Tidbits

Teresa’s Interview



     The year was 1922 and the ink on Teresa’s diploma from D’Youville College was hardly dry when she started executing her career plan.  She meant to be a force in the fashion industry someday, so always dressed in the latest styles. For this very important day, Teresa chose a low waisted, green and brown, knee length dress. With hazel eyes, flawless olive skin and bobbed, black hair topped with a dark green cloche hat that allowed some of her curls to frame her face, she was stunning, like a Greek statue come to life, a twentieth century Aphrodite.


     The first step in her strategy was to become a buyer at one of Buffalo’s major department stores. Her resume in her handbag, she headed downtown to make the rounds of the personnel departments. The downtown Adam, Meldrum and Anderson location was her first choice.


     She walked into the employment office, filled out the required forms and took a seat until someone could see her. After an interminable thirty minutes, she was finally admitted into the office of William Hancock, who had been reviewing her application.

     

     “Your scholastic records are impressive, Miss Biondi. I see you’re Summa Cum Laude.” He read a bit more than said, “Biondi is an Italian name, isn’t it?”


     “Yes, Sicilian actually”


     Hancock harrumphed, looked at her over his rimless glasses, deliberated and pronounced judgement. “I’m sorry, but our policy is not to hire immigrants. It's a language problem. Perhaps you’ll have better success at another store.”


     Teresa knew he meant that he didn’t hire Italians, but calmly replied, “I’m not an immigrant. I was born here and am as American as you.”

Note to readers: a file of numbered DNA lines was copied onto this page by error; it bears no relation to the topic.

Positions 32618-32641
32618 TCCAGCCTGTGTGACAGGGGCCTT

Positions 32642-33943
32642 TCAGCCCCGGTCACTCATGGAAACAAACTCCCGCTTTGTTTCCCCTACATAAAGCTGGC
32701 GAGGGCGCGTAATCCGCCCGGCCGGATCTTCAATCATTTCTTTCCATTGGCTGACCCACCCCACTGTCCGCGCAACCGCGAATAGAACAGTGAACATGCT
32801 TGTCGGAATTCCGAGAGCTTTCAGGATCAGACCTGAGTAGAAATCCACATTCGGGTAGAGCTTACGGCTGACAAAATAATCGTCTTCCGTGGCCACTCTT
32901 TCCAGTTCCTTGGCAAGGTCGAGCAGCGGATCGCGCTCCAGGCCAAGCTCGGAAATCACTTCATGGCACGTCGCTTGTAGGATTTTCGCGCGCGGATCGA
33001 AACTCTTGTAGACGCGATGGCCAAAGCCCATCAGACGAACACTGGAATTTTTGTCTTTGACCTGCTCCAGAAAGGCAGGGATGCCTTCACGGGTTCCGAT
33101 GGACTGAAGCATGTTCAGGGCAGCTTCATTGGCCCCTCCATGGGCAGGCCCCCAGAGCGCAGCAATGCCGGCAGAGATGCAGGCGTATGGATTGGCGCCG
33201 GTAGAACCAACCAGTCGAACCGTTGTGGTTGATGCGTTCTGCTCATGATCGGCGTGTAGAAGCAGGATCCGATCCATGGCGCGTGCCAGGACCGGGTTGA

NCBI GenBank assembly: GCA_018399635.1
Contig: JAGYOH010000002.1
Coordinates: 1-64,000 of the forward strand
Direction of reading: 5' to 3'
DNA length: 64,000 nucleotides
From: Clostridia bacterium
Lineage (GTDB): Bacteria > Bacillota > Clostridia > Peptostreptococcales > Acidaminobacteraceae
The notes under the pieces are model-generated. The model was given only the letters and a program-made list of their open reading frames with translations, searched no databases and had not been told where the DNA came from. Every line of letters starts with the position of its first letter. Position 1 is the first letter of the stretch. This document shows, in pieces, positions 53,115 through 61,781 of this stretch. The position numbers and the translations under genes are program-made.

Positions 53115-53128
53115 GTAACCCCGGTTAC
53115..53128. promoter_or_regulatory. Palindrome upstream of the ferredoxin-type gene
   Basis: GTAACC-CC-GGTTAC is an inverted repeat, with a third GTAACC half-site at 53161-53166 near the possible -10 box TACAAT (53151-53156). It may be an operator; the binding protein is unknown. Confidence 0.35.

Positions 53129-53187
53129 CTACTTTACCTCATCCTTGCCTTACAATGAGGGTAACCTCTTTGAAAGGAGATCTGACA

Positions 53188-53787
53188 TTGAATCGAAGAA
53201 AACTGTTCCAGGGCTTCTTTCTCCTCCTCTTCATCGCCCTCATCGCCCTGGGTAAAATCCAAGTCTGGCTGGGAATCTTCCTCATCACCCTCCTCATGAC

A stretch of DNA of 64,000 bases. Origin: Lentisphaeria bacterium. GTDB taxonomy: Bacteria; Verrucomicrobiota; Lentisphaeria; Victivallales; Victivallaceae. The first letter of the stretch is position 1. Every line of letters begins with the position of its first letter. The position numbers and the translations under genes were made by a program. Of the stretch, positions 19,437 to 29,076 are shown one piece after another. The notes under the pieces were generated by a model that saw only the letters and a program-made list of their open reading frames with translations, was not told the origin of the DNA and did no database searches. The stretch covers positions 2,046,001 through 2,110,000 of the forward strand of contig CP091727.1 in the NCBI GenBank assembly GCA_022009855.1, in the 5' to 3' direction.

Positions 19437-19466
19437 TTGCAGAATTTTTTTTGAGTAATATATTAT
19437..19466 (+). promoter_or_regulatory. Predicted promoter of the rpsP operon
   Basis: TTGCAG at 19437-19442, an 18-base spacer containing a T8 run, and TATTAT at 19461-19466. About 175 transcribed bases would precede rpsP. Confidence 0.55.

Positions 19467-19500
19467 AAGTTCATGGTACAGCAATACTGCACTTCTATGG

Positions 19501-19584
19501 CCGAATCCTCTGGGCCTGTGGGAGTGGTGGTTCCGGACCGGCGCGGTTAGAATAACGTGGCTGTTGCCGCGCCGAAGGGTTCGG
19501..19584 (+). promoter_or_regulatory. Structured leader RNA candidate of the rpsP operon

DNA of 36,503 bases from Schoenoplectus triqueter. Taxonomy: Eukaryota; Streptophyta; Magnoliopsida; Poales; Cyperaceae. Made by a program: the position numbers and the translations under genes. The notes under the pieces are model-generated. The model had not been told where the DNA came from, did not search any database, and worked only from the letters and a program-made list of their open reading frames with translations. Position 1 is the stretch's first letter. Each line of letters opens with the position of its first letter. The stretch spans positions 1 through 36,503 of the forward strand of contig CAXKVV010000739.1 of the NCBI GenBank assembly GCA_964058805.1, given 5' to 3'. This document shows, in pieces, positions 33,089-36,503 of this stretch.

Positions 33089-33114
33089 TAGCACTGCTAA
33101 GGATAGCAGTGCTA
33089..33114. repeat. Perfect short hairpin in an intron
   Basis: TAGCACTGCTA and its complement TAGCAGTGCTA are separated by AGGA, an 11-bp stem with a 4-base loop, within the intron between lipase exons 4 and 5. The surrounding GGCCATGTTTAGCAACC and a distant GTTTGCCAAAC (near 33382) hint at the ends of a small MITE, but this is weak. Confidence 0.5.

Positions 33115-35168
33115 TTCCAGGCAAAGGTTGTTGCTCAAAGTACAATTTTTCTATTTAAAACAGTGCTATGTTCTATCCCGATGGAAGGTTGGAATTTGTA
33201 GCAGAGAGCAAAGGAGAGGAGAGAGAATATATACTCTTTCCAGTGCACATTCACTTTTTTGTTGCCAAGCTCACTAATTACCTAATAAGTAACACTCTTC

“Not hardly, Miss Biondi. My family can be traced back to the late 1600’s.”


     His conceit was so obvious to Teresa, that she decided to feed it by replying, “That’s fascinating. In what state did they land, Mr. Hancock?”


     “Connecticut. New Haven to be exact. We’re actually distantly related to John Hancock, but you probably don’t know who that was, do you?”


     “Do you mean the John Hancock, whose oversized signature is on the Declaration of Independence?”


     Hancock's manner changed as he smiled and said, “Well, there’s hope for our schools, after all.”


     He shuffled Teresa’s papers around a bit more, then finally looked up and gave her a glance, as if he really hadn’t seen her before. “I have a personal question, if you don’t mind answering. You’re the first Italian I ran into that has hazel eyes. Why is that?”


     She smiled inwardly, flashed her peepers and said, “I don’t know, but my brother says that we had a Viking ancestor.”


     Struck deadly serious as he remembered something, Hancock asked “Would your brother be Joe Biondi, who owns the import-export business?”


     Teresa answered in the affirmative. Hancock nodded a few times, cleared his throat and said, “Let me talk to my supervisor, Miss Biondi. We might be able to make an exception on your behalf.”


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